wanted: defglobal (or variant thereof) that doesn't eval at compile-time

Bug #1253688 reported by Douglas Katzman on 2013-11-21
This bug affects 1 person
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Bug Description

DEFGLOBAL evaluates the initialization form at compile-time.
It would seem conventional (imo) to delay the initialization, but I understand why it's done this way - having proclaimed the symbol both always-bound and global, it must hold a value that is neither the unbound-marker nor inconsistent with its declaimed type.
[And recognizing the orthogonal aspects of ALWAYS-BOUND from :GLOBAL :KIND, this problem is really only about the former, because it is not an error to proclaim a symbol as global that currently has no value - we could do that today if we wanted, which would not achieve the ultimate effect of never having to check for 'unbound-marker' in our frequently-accessed globals]

With compile-time evaluation though, we:
- produce uncollectable compile-time garbage if allocating hairy datastructures
- rely at compile-time on all of the code needed to construct the hairy datastructures
- can't simply just change defvar to defglobal to tweak performance without recognizing the prior two points

A workaround is to do something like (defglobal *baz* nil) (setq *baz* (construct-it)) which is easily macroized but nonetheless a little silly, and also losing in the case where you really don't want *baz* to hold NIL. [You could write (OR null <type>) in the type proclamation, but making the derived type weaker is worse for performance if you frequently have (LENGTH *myvar*) which was supposed to be SIMPLE-VECTOR but you were forced to write (OR NULL SIMPLE-VECTOR)]

Here are three possible resolutions in increasing order of difficulty:

1. Don't do the initialization, just allow proclaiming something as :ALWAYS-BOUND even when it isn't currently bound, and let stuff break at compile-time if there is a compile-time read of the symbol - unless of course the defglobal was itself inside a toplevel (eval-when (:compile-toplevel)). But the load-time proclaim _should_ check for boundness, so we need a back-door into PROCLAIM to do this approach. The compile-time breakage can be real, though subtle and possibly confusing in cases like:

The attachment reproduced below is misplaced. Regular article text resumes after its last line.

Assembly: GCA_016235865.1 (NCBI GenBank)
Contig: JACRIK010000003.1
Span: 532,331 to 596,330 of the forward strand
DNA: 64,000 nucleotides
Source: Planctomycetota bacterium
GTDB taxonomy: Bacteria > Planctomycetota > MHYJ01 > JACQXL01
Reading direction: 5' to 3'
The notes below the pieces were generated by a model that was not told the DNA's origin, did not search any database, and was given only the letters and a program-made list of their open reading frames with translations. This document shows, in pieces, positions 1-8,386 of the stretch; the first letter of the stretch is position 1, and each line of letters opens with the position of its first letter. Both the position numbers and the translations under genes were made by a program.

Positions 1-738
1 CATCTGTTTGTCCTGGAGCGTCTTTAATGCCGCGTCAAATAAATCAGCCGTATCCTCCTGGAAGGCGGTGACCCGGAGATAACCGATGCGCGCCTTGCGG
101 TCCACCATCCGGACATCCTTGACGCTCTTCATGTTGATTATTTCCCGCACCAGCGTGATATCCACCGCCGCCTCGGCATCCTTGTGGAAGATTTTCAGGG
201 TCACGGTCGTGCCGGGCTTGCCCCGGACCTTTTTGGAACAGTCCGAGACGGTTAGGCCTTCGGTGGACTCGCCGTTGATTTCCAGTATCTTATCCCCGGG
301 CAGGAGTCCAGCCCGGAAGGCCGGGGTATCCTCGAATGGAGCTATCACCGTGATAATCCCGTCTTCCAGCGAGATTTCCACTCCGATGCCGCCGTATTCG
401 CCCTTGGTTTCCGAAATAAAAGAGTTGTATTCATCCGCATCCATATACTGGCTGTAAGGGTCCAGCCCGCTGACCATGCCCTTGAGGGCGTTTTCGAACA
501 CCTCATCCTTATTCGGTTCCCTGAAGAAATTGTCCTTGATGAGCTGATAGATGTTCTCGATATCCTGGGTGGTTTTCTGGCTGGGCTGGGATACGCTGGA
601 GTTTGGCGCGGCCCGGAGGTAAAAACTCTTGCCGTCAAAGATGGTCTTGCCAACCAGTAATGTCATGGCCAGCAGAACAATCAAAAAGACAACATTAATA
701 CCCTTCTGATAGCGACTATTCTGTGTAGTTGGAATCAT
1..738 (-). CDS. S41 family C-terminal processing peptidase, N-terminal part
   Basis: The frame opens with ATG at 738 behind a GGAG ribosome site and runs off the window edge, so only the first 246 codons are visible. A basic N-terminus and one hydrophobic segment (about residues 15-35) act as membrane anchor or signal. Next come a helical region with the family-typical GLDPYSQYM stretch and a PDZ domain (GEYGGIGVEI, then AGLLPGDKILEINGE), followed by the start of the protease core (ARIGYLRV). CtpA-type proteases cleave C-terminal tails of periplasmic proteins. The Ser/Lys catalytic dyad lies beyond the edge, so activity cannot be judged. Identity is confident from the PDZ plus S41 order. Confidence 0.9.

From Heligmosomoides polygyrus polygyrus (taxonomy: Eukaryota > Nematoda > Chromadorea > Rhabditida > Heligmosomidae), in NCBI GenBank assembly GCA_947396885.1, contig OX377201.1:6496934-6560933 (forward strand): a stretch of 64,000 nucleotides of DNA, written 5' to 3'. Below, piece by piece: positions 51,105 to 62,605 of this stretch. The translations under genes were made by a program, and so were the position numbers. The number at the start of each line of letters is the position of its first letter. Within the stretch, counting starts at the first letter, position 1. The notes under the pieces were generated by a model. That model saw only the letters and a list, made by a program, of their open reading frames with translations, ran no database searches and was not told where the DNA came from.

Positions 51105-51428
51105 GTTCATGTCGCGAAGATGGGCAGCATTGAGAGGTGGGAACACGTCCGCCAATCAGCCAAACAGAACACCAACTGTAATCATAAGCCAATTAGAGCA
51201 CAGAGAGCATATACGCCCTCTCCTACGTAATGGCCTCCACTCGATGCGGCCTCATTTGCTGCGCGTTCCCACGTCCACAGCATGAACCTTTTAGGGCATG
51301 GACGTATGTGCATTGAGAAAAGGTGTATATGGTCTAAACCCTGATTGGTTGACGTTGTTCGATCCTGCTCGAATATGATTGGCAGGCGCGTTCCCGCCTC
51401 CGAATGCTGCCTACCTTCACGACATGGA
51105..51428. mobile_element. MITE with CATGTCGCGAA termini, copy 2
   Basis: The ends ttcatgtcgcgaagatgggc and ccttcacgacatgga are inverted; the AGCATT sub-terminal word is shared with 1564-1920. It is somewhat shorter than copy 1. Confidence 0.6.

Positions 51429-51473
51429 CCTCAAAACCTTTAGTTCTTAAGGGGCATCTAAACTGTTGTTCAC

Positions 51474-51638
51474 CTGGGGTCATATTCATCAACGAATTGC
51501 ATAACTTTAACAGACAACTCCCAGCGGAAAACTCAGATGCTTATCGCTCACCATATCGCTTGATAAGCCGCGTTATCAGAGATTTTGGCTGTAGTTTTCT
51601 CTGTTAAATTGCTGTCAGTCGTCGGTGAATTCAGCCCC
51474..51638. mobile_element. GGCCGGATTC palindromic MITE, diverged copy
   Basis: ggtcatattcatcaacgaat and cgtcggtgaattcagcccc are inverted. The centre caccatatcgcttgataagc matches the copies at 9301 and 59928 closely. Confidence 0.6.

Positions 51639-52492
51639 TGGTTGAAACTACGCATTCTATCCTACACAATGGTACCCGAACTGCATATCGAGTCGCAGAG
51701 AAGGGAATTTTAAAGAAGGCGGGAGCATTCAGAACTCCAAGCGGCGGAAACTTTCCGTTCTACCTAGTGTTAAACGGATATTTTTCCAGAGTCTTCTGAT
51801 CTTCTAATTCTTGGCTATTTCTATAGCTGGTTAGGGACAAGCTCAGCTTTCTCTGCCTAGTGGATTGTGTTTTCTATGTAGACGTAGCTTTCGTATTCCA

(defglobal **foo** 3) ; people expect this to give **foo** a value "now"
    (defmacro some-macro (...) (use-**foo**-while-in-my-expander))
Note that it achieves nothing to have defglobal put its (proclaim `(always-bound )) outside the eval-when :compile because then the compiler doesn't know anything, so the "duh" solution is really a non-solution.

2. Have the :ALWAYS-BOUND piece of info be 3-valued: {;KNOWN,T,NIL}. The compile-time effect of defglobal should be to make the variable :GLOBAL but only :KNOWN as :ALWAYS-BOUND, not actually always bound. The load-time effect of executing defglobal should be to change :always-bound to T.
The added state allows for no error at compile-time, but it's still an error if you try to read the value when it is unset. It touches more code than I'd like, but it's entirely feasible. While technically not 100% compatible, it lets you signal errors because the compile-time SOME-MACRO in my example did not "wire in" the assumption about **foo** never having 'unbound-marker' in it, the runtime SOME-MACRO did. And macros aren't really a genuine use-case, but the point is to catch the error.
Also it would have to be decided whether CLTL2 introspection should fold the new compile-time-only state back into NIL - as I think it should - versus tell the truth which is that there is an extra possibility.
We could of course easily make a variation on DEFGLOBAL that has the incompatible behavior of not evaling at compile-time, while leaving DEFGLOBAL itself alone.

3. Same as #2 but don't add a crutch to the runtime to support the compiler. Make a distinct compile-time-only global environment which exists alongside the runtime information and which indicates what *will* be. This avoids corrupting the pristine environment and avoids teaching it new tricks- this idea generalizes "known forthcoming defclass". It's nowhere near as easy to implement as the middle-of-the-road solution. Either a parallel global environment, or an ad-hoc approach that only understands "variables" would work here. But what is the scope of the pending information? Larger than a file certainly, so a compilation unit perhaps; but at present we think of the compilation unit only as deferring warnings and scoping policy changes, not introducing even more behavior alteration. But doing this allows the compiler to accurately reflect anything that will be in global environment without actually doing it, and is not unheard of.

#3 seems overkill. #2 is not so bad, with the additional proviso that compile-time should never change the state of :always-bound from T to :known if it was already *really* always-bound due to a prior genuine effect of a load.

Changed in sbcl:
status: New → Fix Released
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